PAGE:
Carlye Packer is pleased to announce Hot Heeled and Glancing, the first solo exhibition of Sara Knowland’s (B. 1981, Oxford, UK) work in the U.S. The exhibition opens Saturday, May 13th, and will be on view through June 10th.
Demonstrating, on one hand, the painter’s incredible fluency with the material and conceptual construction of images, and on the other, a stubborn, nagging ambivalence about their history and value, Knowland’s work oscillates between elegance and abjection.
Throughout her upbringing in the UK, the artist and her family made regular visits to a village in the Flemish countryside where her maternal grandfather was born, a brittle, desolate landscape where in winter, long flat fields are embedded with ice. Knowland takes inspiration both from her memories of the environment itself, and the legacy of Northern European masters like Bruegel, Ensor, Constant Permeke, and Bosch, who depicted the terrain’s dreary recalcitrance in their paintings with awkward sobriety and mystical frankness. Today, her predilection for compositional unconventionality as well as the film of atmospheric jaundice that overlays her subjects attest to the profound and persistent influence the region and its visual culture have exerted on her work and thinking.
In Hot Heeled and Glancing, Knowland presents a series of screeching primates, alien canines, demure pigs, and blustering women. These figures - sometimes people, sometimes animals, but more often both - bow, rise, swelter, liquefy, and disintegrate on the surface of their supports.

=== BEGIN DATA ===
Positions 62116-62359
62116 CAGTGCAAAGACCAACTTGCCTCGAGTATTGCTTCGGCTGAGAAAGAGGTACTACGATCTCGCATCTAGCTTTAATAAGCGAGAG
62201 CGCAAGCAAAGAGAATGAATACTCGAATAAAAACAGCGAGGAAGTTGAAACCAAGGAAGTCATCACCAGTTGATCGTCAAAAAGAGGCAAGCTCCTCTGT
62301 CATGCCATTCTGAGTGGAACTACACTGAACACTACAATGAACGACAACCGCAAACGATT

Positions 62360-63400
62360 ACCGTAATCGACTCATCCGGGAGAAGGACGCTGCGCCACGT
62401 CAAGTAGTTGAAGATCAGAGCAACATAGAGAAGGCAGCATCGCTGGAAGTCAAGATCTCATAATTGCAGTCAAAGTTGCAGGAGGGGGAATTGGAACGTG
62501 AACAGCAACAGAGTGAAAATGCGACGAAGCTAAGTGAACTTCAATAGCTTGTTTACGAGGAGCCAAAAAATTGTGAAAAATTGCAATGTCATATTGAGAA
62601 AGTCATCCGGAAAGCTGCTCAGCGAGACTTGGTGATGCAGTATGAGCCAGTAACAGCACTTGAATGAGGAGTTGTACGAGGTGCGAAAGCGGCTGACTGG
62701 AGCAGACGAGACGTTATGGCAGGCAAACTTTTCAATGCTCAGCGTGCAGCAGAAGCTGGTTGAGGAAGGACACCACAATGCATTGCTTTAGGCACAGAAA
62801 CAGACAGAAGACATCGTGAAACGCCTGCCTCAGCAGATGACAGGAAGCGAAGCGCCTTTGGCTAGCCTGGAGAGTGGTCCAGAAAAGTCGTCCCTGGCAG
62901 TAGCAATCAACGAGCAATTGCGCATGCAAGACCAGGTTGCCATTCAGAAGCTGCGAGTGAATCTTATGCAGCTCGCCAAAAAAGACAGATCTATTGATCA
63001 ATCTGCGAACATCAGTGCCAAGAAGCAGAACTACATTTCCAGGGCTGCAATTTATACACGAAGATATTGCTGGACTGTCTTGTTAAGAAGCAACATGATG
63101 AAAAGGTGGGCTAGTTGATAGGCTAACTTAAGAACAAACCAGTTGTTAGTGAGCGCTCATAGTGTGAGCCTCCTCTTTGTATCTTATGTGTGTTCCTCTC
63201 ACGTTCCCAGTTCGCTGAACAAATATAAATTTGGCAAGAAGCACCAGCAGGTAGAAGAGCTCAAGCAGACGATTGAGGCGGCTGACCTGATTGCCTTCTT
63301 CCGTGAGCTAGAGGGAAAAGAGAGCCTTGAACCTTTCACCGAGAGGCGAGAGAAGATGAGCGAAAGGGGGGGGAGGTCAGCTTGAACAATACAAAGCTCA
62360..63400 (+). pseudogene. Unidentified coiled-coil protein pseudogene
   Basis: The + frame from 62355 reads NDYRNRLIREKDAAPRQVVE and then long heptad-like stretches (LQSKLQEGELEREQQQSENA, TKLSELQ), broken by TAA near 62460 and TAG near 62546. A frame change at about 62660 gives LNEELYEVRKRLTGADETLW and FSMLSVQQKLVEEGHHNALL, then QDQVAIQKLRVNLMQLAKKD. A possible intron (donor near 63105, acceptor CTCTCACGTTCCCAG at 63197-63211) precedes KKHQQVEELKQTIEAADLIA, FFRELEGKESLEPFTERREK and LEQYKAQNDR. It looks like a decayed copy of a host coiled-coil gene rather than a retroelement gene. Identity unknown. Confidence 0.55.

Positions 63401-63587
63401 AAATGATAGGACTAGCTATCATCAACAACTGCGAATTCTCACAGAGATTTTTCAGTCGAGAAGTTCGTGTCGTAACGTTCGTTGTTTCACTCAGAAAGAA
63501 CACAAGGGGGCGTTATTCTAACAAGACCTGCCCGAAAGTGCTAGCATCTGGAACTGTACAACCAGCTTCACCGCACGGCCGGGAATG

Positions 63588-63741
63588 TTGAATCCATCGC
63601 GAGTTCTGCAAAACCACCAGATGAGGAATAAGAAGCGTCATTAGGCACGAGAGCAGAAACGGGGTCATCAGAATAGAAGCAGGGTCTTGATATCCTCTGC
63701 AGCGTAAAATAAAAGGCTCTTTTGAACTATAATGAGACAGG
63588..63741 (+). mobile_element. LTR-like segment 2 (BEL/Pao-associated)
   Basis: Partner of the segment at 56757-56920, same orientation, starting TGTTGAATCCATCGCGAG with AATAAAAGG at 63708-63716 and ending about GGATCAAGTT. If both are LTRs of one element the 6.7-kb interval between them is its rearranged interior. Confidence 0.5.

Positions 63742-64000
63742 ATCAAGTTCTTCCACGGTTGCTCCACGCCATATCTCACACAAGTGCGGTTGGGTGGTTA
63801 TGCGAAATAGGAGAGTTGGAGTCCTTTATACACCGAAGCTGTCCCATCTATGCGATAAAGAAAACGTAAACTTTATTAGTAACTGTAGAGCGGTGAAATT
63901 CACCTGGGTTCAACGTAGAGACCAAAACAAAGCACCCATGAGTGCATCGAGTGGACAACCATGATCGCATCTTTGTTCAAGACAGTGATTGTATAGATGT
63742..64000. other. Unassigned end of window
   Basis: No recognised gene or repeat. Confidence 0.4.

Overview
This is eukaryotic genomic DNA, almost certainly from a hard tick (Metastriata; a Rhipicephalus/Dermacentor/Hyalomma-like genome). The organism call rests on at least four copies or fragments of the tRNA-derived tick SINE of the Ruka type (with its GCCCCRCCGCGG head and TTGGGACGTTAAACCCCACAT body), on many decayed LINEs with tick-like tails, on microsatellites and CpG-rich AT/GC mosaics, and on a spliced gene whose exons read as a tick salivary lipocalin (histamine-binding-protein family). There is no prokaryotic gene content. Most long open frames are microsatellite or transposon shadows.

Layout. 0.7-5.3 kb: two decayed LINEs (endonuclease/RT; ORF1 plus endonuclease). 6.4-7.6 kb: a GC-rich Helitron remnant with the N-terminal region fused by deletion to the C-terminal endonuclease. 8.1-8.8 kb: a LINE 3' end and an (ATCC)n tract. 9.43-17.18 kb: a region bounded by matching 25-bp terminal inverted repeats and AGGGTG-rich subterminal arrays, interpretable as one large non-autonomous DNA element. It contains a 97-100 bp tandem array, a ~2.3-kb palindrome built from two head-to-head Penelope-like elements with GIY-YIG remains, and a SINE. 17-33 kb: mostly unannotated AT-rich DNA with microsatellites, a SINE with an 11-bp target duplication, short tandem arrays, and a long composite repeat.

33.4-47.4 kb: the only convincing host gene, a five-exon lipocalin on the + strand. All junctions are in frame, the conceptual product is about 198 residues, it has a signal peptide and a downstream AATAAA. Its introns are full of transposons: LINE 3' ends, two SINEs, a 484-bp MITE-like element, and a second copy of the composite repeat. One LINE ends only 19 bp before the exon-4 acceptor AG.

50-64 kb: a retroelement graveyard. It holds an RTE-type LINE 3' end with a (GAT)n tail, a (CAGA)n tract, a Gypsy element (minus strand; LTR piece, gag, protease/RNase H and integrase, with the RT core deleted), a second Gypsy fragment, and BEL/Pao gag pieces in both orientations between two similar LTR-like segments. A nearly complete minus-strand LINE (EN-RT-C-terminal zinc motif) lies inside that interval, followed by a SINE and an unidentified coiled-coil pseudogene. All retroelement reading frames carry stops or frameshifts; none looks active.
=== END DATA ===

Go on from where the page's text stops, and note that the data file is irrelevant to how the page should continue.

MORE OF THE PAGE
In equalizing humans - in her work, almost exclusively women - and beasts along a continuous plane of muddy obscurity, Knowland makes a simple, and intuitive visual argument. The brutality we subject swine to, we also exact on our own species. The humanity we reserve for people, is shared by all forms of organic life. This insight is inherently feminist, as it makes legible how intersecting regimes of violence legitimize each other. In three intimate images of sows (another word for female pigs), the artist explores a scene from the Carrie films, a moment wherein the treatment of a sow, pre-slaughter, policed by torchlight, makes palpable the apparatuses of structural power that condition and deform us.
In her portraits of women, Knowland’s manipulation of paint is at its most vitreous, its most coarse, carnal, and sensual, an artistic decision that appears both deliberate and spontaneous, and emphasizes through inversion how our representations of animals and animality are entangled with the historical construction of the concept of femininity. In one of two diptychs where Knowland invokes human figures, she presents a collaged film still from Zulawski’s Possesion (1981), in the other she digests an abstracted view of German artist Jutta Koether mid-performance. Koether exists in the exhibition as an art-historical signifier, touchstone, or inflection point whose own work, referencing the contributions of male artists like Manet and Poussin, wrenches artifice to the foreground of the image, exposing representation as a kind of bewitchment of the real.
Hot Heeled and Glancing was organized in collaboration with Quinn Harrelson.